Species richness and composition of snake assemblages in poorly accessible areas in the Brazilian Amazonia
Keywords:Amazon Basin, Brazil, Ophidia, sampling methods, Squamata
AbstractAbstract: Snakes are a diverse group of terrestrial vertebrates of the order Squamata. Despite that, in the Amazonian biome, information about distribution and identification of snakes is limited when compared to other groups. Additionally, in Amazonia there is a sampling bias towards areas geographically close to urban centers and more densely populated areas. This in turn leads to false distribution gaps in poorly accessible areas of Amazonia. In this article we report the composition of snake assemblages in six areas of the Brazilian Amazonia, based on field sampling conducted over four years using standardized methods. We sampled 70 species from eight families: Typhlopidae (n=1), Leptotyphlopidae (n=1), Anillidae (n=1), Boidae (n=5), Colubridae (n=15), Dipsadidae (n=35), Elapidae (n=7), and Viperidae (n=5). The largest number of species was recorded in the Trombetas River area and the lowest in the Jatapu River area. The total beta diversity was 0.40 and the snake assemblages were structured mainly by replacement (72.5%). The time-limited search was the method that recorded the greatest number of individuals in the studied areas (44.1%) and also the greatest number of species (n=40). However, some species were recorded only by other methods such as interception by pitfall traps with directional fences. Despite the large number of species sampled in the study, no particular area comprised more than 40% of species registered in all the areas, indicating that snakes are poorly detected even with large sampling effort across multiple areas of a species distribution.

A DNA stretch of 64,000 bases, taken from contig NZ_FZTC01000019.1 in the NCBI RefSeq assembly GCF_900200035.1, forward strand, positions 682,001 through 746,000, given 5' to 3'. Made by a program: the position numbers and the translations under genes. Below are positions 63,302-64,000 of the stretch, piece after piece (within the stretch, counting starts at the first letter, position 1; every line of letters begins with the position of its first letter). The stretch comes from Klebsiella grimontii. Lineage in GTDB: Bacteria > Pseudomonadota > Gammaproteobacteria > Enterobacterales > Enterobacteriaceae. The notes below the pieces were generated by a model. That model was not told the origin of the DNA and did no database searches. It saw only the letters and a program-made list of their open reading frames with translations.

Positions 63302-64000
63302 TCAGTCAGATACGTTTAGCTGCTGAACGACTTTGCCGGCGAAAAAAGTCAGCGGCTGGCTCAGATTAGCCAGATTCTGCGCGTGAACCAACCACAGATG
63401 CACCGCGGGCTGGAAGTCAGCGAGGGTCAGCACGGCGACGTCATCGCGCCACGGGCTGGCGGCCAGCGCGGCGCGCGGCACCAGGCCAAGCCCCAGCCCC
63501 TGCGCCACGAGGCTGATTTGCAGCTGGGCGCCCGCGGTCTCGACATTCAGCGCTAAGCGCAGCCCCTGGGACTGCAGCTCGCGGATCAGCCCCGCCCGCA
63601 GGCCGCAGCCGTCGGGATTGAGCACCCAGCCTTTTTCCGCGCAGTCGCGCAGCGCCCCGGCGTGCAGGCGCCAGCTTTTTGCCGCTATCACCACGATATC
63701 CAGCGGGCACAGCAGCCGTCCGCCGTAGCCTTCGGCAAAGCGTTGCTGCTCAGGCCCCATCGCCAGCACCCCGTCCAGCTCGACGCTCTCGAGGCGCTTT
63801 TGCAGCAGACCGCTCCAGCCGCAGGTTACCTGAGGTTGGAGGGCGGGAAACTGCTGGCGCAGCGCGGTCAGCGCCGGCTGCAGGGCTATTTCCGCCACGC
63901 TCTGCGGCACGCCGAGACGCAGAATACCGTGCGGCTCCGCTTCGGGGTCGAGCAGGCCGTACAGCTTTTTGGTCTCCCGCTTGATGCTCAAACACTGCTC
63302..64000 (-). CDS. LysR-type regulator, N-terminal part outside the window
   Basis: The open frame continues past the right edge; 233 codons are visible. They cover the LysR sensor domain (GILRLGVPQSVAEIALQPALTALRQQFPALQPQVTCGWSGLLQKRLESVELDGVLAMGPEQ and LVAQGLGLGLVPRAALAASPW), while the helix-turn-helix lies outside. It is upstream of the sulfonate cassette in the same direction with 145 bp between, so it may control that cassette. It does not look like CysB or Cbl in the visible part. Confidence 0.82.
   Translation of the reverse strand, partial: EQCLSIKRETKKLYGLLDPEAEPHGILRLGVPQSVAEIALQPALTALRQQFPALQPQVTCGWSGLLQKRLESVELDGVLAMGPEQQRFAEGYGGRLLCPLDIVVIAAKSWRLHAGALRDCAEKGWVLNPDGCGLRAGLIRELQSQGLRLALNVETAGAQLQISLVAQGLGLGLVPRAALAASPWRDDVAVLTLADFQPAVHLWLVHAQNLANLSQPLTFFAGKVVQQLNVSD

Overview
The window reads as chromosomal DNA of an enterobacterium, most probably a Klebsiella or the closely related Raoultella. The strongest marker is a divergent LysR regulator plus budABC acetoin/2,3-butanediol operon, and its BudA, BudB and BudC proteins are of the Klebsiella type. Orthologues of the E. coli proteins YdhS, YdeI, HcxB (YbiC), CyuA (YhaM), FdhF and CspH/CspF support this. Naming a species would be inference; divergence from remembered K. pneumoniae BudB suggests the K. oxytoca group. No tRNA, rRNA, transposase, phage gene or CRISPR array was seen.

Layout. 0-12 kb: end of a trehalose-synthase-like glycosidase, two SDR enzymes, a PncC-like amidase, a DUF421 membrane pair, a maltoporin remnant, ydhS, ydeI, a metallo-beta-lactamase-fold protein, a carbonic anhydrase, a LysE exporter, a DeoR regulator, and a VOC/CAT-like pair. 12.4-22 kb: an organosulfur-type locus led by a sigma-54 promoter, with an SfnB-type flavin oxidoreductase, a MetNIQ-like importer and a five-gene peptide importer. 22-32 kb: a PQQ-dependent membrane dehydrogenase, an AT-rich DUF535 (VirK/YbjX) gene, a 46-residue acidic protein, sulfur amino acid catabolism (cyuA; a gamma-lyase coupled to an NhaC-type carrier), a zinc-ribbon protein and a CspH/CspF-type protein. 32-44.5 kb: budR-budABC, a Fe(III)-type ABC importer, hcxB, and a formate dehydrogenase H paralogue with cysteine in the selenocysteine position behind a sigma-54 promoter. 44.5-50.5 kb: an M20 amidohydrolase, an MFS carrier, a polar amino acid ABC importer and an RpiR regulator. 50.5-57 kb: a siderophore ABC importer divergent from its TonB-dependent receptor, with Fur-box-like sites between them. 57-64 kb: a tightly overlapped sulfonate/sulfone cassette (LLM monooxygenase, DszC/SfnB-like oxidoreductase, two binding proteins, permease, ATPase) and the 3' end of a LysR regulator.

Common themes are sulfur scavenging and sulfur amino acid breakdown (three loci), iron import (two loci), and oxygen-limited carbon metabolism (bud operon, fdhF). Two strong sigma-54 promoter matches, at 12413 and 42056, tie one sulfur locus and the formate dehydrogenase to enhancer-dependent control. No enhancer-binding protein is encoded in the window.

How to Cite
Frazão, L., Oliveira, M. E., Menin, M., Campos, J., Almeida, A., Kaefer, I. L., & Hrbek, T. (2020). Species richness and composition of snake assemblages in poorly accessible areas in the Brazilian Amazonia. Biota Neotropica, 20(1). Retrieved from //www.biotaneotropica.org.br/BN/article/view/1696